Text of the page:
Tips from the Frugalista Moms
Get the Code
If you're Internet shopping, check for an online coupon or a discount code. Just open another browser window and search for the store's name and the words "coupon code" or "discount," says Jennifer Curtis, of Binghamton, New York. It's a simple way to save.
Lower Your Phone Bill
Connect with faraway family members using an Internet phone service like Skype. It only costs $30 a year for all your calls. Melanie Farrell, of Cary, North Carolina, subscribed to this service so her kids can talk long-distance to their grandparents as often as every day -- without stressing over racking up scary phone bills.
Spend Less on Date Night
So many moms suggested setting up an online babysitting co-op as a huge way to save money. One popular site where you can do that is Babysitterexchange.com. Just log on and start swapping childcare with a simple point system. Or you could do it the old-fashioned way by just trading on and off with your friends.
She Finds It: 20-Cent Diapers
Angie Wynne, of Atlanta, is a mom with a purpose: She single-mindedly tracks all the latest deals on diapers, formula, and other baby necessities and posts the finds on her Web site, Babycheapskate.com. One minute on her site can save you hours of shopping around -- and lots of cash!
Test-Drive New Music
Like many moms, Libby DeMateo, of San Francisco, lost track of the latest music around the 50th playing of The Wiggles. So she thinks the free music site Pandora.com totally rocks. Just enter the name of a song or an artist and Pandora will stream similar tunes. You can listen to hours of great songs for free. Then you can get your newfound faves on iTunes without fear of buyer's remorse.
Love to read? Christina Rigby, of Pleasant Grove, Utah, gets her books through Paperbackswap.com. Mailing them costs about $1.59 when she prints out the site's mailing labels. She says she's saved close to $200 over the last six months.
Invent a Closet
Megan Willisen, of Lawrence, Kansas, turned an unused bookshelf into a closet for baby clothes by taking out a shelf and adding a tension rod. Repurposing your stuff just takes a little ingenuity. Before you buy something new, give your old and unused things the once-over. Oh, the things a little paint and stickers can do.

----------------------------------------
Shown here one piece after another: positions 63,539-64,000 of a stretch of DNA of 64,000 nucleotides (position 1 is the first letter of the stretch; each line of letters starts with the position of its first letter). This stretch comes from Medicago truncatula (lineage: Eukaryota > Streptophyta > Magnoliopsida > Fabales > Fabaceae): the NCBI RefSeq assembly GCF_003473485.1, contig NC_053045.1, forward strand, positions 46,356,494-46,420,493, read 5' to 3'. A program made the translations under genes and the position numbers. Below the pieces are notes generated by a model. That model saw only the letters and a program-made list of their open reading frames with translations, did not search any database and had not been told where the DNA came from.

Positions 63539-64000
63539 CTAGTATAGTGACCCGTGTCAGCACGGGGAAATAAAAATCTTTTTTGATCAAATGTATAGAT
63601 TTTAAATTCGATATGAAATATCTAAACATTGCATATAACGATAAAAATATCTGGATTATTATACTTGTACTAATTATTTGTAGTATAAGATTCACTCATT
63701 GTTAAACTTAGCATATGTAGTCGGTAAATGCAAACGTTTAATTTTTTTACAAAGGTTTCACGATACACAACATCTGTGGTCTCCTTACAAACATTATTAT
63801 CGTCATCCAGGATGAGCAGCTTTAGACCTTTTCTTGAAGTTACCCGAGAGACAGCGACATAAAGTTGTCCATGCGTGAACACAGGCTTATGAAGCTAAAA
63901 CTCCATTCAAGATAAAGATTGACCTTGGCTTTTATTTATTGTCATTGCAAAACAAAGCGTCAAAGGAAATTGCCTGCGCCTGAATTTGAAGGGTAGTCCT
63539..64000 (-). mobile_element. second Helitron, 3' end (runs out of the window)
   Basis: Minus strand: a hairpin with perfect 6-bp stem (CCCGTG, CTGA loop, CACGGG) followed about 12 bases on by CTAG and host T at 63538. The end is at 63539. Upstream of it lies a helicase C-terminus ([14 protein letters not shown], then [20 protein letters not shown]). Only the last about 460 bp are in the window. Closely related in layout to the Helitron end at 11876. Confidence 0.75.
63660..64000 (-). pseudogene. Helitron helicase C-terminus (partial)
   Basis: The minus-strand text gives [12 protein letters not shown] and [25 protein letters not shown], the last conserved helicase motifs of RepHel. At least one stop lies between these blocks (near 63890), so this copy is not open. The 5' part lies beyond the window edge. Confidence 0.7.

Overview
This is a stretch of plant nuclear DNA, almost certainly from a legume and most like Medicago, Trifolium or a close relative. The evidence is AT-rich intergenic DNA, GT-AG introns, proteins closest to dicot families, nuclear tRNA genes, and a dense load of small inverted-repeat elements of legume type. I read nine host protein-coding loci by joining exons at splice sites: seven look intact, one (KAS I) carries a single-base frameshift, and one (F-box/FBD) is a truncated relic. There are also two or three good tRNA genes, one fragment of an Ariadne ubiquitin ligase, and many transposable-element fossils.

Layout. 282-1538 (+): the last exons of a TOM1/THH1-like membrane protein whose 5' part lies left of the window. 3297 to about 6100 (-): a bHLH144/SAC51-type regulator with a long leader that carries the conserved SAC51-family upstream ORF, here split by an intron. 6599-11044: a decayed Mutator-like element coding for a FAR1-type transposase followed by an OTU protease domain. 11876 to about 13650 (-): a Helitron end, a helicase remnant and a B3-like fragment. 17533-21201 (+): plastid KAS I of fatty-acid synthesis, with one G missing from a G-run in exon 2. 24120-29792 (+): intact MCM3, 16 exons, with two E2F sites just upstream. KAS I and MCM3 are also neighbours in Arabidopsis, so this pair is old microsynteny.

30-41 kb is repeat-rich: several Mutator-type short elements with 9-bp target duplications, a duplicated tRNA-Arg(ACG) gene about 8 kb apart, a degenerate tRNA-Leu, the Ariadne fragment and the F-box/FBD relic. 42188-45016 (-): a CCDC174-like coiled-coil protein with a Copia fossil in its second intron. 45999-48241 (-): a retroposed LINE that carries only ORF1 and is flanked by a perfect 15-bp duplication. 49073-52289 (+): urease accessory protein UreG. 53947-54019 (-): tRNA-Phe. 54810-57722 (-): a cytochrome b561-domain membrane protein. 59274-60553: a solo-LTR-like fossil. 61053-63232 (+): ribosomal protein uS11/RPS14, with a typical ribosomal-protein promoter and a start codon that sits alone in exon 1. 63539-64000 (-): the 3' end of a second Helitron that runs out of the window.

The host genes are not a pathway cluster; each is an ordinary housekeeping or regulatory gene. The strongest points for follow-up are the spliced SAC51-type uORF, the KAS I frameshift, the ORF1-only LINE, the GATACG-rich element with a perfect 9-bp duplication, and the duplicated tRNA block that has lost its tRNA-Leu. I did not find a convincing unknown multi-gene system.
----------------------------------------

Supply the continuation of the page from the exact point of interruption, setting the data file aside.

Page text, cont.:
Tricia Smith, of Calumet, Michigan, and her husband use an old-fashioned push-blade mower to cut their lawn. Called a "reel mower," it cost $90 -- versus a couple hundred for a motorized version. It doesn't use gas, and it's great exercise!
Save for Summer
All those outings can get really expensive. Wendy DePury, from Pensacola, Florida, offsets the cost by collecting cans from parks and community centers. "The money we get for trading them in goes toward a trip to Chuck E. Cheese's, a day at the aquarium, or a trip to the zoo." Bonus points: The kids get to learn some financial responsibility and appreciate the activities because they "worked" for their fun.
If your kids have their own bedrooms, save on heating costs by having them be roomies for the winter. Barbara Oursler, from Huntingtown, Maryland, has her twin boys move in together and seals off one of the rooms because her house is so expensive to heat. Obviously, not all kids will appreciate being kicked out of their space on a seasonal basis, but there may be other drafty rooms that you can make off-limits during the cold months. Just make sure all the rooms you do use are totally weatherproofed.
Go Car-Less (Bikes Welcome)
Designate a "no driving day." Kristi Baack, of Portland, Oregon, and her kid do this once a week. Not only does Baack save the cost of a tank of gas per month, she's also doing her part to cut down on carbon emissions -- and helping her family stay active.
Make Toys from Trash
Wait! Don't throw out those huge Styrofoam inserts that came in the box with your new electronics purchase. Get creative! Asha Dornfest, of Portland, Oregon, and her 4-year-old daughter created a castle out of the packing material. What a great way to repurpose one of the most earth-unfriendly substances around.
Start Your Clock
Crystal Hamlin's 8-year-old had a habit of taking long showers. To lower her gas bill, Hamlin, of Helena, Montana, began setting a time limit by programming her cell phone to ring after 10 minutes. (For fun, it plays a different ring tone each time.) As a result, their gas bill dropped $50 per month.
Why throw away stuff if someone else wants it? At this site, your trash is somebody's treasure and vice versa. And it's all for free!
Hey, City Folks!
Share a car instead of owning one. Go to carsharing.net for more info.
Copyright © 2007. Reprinted with permission from the July 2007 issue of Parents magazine.